Don’t commercialize women’s bodies
Re: “Let’s change laws that stop some from becoming parents” ( Opinion, March 9)
While Anthony Housefather raises an important issue about access to reproductive technologies for singleparent, infertile and same- sex couples, his singular focus on access is troubling.
Housefather explains that the prohibition on payments to egg donors, sperm donors and surrogates in the 2004 Assisted Human Reproduction Act has meant that many Canadians have only two choices: “to go abroad to become parents,” or to accept that they will never have children.
We object to reproductive capitalism and to the conditions that encourage the commercialization of women’s bodies. We believe that many agree with us, as Canadians generally believe that we should not pay people for their body parts. Think, for example, about blood donation for transfusion and organ donation for transplantation.
If we look to our neighbours to the south, we can see the consequences of normalizing payment for egg donation and surrogacy. In the United States, women with high grade- point averages or varsity athletes command higher prices for their eggs than “lesser” female specimens. Placing a monetary value on women’s eggs and reproductive capacity treats women like objects instead of subjects, and reinforces harmful characterizations of some bodies as more valuable than others.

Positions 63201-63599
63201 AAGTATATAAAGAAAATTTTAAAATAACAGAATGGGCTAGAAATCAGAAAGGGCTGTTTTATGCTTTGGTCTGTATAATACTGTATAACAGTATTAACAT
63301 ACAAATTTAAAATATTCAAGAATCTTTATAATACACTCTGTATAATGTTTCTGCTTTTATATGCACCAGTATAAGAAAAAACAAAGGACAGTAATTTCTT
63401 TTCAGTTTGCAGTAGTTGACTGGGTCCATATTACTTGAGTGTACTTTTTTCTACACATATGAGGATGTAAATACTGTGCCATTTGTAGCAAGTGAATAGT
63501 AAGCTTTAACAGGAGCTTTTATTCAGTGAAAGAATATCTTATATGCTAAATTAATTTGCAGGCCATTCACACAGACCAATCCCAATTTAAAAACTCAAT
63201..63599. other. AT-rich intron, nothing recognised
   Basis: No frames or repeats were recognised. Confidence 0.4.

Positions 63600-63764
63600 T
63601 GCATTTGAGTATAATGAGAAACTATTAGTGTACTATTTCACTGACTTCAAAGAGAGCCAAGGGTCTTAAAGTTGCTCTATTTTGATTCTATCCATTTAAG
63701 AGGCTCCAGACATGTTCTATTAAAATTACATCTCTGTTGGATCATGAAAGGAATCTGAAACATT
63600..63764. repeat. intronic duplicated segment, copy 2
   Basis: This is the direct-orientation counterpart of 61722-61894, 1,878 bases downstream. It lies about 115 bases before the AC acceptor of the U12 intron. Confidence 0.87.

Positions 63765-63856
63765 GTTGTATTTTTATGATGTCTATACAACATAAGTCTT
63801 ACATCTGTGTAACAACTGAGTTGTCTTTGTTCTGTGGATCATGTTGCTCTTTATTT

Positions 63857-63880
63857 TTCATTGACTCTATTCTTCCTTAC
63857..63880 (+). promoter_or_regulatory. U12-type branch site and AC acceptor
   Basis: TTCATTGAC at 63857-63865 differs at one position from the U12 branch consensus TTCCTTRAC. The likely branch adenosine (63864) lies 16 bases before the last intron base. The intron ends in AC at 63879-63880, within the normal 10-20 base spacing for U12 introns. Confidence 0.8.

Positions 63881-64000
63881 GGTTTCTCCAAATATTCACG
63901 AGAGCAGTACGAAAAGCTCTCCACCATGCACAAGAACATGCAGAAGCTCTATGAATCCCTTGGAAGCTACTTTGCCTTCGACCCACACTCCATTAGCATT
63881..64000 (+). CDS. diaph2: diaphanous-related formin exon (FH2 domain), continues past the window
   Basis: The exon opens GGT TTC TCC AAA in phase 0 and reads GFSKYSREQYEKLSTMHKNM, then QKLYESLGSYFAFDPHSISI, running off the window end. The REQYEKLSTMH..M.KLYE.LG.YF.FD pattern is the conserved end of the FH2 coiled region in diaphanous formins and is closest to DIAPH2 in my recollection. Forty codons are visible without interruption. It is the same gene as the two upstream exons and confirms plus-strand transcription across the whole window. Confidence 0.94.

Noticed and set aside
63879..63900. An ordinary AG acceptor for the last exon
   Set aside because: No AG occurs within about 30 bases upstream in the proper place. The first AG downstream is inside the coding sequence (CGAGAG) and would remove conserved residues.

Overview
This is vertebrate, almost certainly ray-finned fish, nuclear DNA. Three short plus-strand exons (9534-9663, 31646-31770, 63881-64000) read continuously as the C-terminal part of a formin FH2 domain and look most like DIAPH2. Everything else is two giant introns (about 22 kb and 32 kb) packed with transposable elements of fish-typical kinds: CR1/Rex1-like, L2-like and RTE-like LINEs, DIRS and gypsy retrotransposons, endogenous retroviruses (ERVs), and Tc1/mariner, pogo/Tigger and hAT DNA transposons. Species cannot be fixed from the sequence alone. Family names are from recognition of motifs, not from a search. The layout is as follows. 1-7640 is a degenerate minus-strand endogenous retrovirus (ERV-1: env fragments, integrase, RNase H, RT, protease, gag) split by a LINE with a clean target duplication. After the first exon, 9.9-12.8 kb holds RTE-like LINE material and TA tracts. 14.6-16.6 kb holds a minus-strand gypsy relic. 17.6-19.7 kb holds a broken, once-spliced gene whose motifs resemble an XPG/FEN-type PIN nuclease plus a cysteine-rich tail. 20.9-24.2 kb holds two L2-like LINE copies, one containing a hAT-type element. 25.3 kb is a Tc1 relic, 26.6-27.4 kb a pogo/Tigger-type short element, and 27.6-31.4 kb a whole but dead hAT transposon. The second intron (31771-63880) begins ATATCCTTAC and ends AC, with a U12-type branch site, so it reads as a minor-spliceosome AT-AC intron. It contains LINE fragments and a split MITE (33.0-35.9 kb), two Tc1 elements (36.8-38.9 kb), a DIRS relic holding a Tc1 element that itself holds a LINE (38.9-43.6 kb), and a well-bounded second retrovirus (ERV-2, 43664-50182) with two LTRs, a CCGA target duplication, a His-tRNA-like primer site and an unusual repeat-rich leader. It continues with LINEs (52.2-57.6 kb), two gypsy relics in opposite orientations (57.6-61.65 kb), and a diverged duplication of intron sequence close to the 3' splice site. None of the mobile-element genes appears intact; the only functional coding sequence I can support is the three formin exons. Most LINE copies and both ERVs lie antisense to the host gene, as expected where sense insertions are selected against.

We are also concerned that in focusing on the desires of those who want to have a child, we fail to consider the real- life experiences of women who participate in egg donation and surrogacy. What many want more than money is research to get good information about any long- term risks. They also want better counselling, independent legal advice and good follow- up care to be readily available.
Housefather argues that paying women will make egg donation and surrogacy more accessible. But accessible for whom? Ultimately, he is championing an expensive and ethically problematic solution to the challenges experienced by those who can afford to buy eggs and surrogacy services on the open market so that they can have the child they desire.
Our elected representatives should not be complaining about limited access to women’s bodies. They should be looking for ways to promote and protect the interests of women who choose to participate in assisted reproduction. Alana Cattapan, CIHR Postdoctoral Fellow in the Faculty of Medicine, Dalhousie University; Françoise Baylis, Professor and Canada Research Chair in Bioethics and Philosophy, Dalhousie University, Halifax